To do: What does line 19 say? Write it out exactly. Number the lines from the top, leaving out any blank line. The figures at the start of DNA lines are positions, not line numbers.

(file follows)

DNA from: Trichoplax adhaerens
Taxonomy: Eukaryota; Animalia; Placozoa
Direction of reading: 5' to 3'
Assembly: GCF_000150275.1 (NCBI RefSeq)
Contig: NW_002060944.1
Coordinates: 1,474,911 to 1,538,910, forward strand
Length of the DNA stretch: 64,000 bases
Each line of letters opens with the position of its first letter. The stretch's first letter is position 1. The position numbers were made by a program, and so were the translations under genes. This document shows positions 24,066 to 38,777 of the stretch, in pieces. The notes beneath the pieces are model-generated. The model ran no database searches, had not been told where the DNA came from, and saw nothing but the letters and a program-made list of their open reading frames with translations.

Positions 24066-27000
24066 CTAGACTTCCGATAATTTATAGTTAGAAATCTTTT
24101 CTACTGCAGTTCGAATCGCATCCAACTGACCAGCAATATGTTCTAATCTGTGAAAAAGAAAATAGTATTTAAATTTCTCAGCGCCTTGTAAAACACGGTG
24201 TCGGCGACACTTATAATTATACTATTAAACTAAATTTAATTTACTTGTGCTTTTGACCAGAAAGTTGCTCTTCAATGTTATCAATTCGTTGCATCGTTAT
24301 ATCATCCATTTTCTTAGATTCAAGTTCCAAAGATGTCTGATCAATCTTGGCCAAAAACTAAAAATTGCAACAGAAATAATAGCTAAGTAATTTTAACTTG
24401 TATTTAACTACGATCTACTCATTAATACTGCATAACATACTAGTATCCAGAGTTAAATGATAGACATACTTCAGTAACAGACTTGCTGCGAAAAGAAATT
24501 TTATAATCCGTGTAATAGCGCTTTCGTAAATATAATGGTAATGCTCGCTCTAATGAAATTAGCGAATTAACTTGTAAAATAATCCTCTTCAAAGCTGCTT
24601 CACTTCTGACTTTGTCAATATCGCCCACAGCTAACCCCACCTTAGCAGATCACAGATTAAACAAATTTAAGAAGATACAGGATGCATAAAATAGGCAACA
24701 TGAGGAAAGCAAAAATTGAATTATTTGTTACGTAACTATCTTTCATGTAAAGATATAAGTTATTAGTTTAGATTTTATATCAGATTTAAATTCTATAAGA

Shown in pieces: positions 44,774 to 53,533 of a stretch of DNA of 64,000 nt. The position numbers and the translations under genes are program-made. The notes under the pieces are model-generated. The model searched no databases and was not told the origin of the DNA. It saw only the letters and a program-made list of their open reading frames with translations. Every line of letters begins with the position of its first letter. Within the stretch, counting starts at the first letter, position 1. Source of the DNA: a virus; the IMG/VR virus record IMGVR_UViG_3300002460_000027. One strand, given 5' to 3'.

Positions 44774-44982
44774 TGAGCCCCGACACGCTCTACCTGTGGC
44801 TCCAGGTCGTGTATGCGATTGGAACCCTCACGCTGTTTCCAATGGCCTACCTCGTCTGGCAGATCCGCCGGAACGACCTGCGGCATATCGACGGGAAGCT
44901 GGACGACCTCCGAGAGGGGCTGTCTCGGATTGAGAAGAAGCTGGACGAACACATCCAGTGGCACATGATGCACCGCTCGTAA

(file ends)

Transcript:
Positions 44774-44982